• Last, and by no means least, the best way at cross-pollinating student content within a specific class as well as throughout the entire ELS Blogs environment might be to create these little blog aggregators (and remember that anyone on the system has access to this plugin -a splog nightmare if you aren’t careful) in order to syndicate sites they are reading and highlight content that they are interested in. The genius here is that content becomes re-purposed and propagated throughout an environment (sometimes redundantly) with the idea that you create myriad possibilities for serendipity by republishing content in various spaces throughout this distributed collection of blogs.

I’m pretty excited about this because I think it offers a quick, easy and informal way for users, profs and students alike, to create spontaneous collections of feed-driven content that will in turn populate blogs throughout the community, potentially giving rise to a certain amount of content chaos that may ultimately result in a new way of avoiding the “one-at-a-timin’ [Aggregator and single WordPress installs in relative isolation] so that we can work towards mass communicatin’ [throughout campus]” the web for one another on a more regular basis within a specific environment.

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8 Responses to “We aint one-at-a-timin’ here, we’re mass communicatin’!”

  1. Pingback: “We aint one-at-a-timin’ here, we’re mass communicatin’!” at ELS Blogs

  2. OK — I’ve been meaning to get back to you about this — but haven’t got back to try the aggregators you mention.
    But you are right (that is, if I understand your comment on my post) that the aggregators could do a lot of ePortfolio work. That is the students have their blogs, which feed into a meta-blog, and the meta-blog can get tagged (and hopefully pruned?). No need to prepopulate category tags, because the tags happen in the meta-blog.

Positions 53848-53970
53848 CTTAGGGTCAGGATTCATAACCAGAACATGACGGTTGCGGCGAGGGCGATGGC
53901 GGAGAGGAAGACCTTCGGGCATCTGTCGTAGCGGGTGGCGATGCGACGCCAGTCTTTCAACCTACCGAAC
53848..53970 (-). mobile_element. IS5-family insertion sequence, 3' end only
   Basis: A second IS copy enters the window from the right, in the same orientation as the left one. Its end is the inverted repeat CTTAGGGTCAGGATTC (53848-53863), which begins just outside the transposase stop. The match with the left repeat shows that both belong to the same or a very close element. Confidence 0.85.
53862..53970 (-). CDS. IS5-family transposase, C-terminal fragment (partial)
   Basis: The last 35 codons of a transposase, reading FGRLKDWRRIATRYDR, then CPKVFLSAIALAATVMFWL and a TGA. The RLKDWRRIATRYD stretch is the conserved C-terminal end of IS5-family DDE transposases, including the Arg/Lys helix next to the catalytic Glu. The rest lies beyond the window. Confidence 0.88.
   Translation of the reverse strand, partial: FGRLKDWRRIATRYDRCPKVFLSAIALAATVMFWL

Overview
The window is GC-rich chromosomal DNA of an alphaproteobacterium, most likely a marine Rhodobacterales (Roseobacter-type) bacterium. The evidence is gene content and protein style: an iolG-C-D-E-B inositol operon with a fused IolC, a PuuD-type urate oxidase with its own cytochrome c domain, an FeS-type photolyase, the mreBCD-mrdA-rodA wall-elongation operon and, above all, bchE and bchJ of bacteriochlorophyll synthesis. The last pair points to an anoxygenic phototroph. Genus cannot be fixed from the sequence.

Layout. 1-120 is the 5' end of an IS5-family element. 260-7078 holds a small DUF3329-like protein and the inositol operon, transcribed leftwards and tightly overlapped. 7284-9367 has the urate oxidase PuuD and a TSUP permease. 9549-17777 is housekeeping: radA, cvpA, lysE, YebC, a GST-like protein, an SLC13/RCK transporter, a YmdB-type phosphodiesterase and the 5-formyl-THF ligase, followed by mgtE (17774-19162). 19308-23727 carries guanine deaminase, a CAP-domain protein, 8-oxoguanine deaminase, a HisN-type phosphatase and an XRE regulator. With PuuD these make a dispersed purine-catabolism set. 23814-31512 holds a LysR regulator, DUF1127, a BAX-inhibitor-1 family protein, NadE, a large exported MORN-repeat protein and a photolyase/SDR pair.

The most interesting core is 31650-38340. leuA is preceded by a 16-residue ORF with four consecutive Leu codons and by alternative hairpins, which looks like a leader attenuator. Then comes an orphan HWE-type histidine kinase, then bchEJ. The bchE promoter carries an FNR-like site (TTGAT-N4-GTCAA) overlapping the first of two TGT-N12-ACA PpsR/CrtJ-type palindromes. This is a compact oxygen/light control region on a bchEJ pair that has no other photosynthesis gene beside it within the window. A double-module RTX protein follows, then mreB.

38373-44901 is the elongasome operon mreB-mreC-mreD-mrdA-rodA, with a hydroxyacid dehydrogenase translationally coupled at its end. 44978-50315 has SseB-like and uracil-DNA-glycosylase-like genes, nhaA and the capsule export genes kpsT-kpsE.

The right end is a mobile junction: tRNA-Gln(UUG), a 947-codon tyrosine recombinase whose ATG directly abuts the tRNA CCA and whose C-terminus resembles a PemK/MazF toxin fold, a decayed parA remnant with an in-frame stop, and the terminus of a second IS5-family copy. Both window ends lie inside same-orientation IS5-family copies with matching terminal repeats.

The one question is where files/attachments etc live. I imagine on the student blogs in the uploads dir?
    Now the larger comment — this sounds wonderful. What you’re doing here is creating a truly student centered system, and then using technology to tie the pieces together, rather than shoehorning them in. The system allows students to wander off the reservation if they want as well — provided they can feed back, right?
    It’s a classic loose system, and a more humane one to boot.
    Will students be encouraged to use the same blog across multiple classes? That is, does this get finally to that unified view of the student that LMS (Elgg excepted) so often violate?
    Finally, not to start a drupal war, but I do feel like the emphasis on the personal that is built into wordpress — I don’t know, I should itemize it, but it just FEELS more humane than the CMS systems. CMS/LMS’s feel like someone has prepared a small box where I will live. WordPress feels like someone just gave me my own car.
    Or something like that.

  3. jimgroom says: